A SECOND bid to have an alternative route to independence without a referendum debated at the SNP ’s autumn conference is set to fail.

SNP MP Angus MacNeil and senior SNP councillor Chris McEleny submitted a motion to the party’s conference committee, demanding a fallback position if the UK Government refuses to give the Scottish Government the powers to hold a new vote by granting a Section 30 Order.

After the “Plan B” call was rejected, the proposal was resubmitted to party bosses as an amendment to a motion from Deputy First Minister John Swinney and Early Years Minister Maree Todd instead.

But now the motion from Swinney has been dropped from the conference agenda.

McEleny said he believed it had been taken off by “party apparatchiks” to stop the debate from taking place, despite several SNP branches backing the idea.

However an SNP source said: “Members now have a much bigger say in setting the conference agenda, with the 3000 delegates selecting the motions to be debated – not the conferences committee.”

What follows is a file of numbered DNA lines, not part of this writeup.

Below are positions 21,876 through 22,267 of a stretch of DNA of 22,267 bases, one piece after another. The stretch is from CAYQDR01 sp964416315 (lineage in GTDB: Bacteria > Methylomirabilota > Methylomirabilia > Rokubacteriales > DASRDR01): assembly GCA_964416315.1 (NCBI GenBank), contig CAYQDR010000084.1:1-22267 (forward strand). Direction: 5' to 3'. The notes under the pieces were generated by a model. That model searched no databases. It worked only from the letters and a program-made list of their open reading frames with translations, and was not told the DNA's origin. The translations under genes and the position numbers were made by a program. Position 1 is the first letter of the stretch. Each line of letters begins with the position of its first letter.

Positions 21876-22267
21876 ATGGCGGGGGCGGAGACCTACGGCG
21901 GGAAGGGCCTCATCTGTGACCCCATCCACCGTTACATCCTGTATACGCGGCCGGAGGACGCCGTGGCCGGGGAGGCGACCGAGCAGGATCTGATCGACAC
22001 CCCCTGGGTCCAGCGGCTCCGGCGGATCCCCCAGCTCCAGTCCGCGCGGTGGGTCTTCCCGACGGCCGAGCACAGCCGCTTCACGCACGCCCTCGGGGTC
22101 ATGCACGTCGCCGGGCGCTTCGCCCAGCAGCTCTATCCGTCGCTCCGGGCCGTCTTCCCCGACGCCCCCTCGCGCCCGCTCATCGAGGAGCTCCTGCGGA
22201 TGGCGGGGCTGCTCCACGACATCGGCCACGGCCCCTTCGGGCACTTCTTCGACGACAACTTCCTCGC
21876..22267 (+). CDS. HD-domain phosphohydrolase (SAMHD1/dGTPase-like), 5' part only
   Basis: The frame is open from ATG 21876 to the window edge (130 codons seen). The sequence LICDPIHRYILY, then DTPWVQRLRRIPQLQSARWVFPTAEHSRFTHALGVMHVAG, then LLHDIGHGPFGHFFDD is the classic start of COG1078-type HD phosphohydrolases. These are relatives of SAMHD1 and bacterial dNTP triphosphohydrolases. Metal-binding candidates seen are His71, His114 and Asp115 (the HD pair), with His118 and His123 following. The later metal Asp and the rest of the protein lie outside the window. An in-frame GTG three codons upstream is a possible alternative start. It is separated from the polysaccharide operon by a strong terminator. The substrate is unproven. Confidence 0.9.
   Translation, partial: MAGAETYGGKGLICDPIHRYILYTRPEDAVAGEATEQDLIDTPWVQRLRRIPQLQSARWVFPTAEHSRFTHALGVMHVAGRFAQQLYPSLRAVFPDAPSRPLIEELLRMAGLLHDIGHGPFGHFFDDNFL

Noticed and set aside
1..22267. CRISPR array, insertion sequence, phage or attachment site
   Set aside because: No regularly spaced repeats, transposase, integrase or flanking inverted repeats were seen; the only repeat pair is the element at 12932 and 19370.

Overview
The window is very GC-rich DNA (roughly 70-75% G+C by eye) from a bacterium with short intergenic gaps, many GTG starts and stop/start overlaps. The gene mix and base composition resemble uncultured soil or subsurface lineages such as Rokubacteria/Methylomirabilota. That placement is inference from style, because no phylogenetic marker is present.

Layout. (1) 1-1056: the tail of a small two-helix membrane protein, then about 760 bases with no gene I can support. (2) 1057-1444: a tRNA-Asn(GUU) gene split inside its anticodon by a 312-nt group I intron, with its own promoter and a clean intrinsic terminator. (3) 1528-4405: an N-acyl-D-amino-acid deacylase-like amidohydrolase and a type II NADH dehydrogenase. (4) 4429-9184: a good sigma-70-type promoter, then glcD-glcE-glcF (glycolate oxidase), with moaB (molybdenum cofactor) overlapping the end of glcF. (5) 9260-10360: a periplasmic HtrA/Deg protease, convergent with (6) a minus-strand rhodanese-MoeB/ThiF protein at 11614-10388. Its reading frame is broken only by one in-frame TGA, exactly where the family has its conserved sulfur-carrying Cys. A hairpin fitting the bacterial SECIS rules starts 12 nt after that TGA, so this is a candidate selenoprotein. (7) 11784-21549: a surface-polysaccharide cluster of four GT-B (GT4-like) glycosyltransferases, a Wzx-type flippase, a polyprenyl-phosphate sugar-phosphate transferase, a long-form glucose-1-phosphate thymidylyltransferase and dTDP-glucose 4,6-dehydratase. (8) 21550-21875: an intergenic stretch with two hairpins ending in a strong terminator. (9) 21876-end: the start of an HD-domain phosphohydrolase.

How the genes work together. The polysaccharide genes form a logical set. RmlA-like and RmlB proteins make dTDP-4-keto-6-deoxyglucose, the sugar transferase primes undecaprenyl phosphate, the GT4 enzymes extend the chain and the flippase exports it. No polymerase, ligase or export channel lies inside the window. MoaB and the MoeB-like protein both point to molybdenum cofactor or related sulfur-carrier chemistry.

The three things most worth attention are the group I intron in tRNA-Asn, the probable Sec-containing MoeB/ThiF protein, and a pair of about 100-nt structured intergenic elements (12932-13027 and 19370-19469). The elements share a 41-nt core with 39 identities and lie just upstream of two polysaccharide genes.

McEleny said: “Ultimately, on one hand it seems we have ordinary party members that thought no matter what position conference ultimately took, at the very least our route to independence was worthy of debate. And on the other hand unaccountable party apparatchiks who have tried everything – even taking the Deputy First Minister’s motion off the agenda – to stop members having a say.

“We are a party who embrace vibrant debate. The Tories don’t want to give Scotland a voice on our future, members would be rightly concerned if it appeared our own party structure was denying them the opportunity to have their say.”

The SNP councillor said they would continue to accept invitations from branches that want to discuss the idea of “Plan B”.

He added that there would be opportunity to raise it each morning of conference as an emergency motion – but expected that would be treated “with the same degree of 

He said: “It is a wider issue I think – if you want people to engage in a political party then you embrace new ideas. If you treat them with contempt, ultimately it is not good for the wider movement.”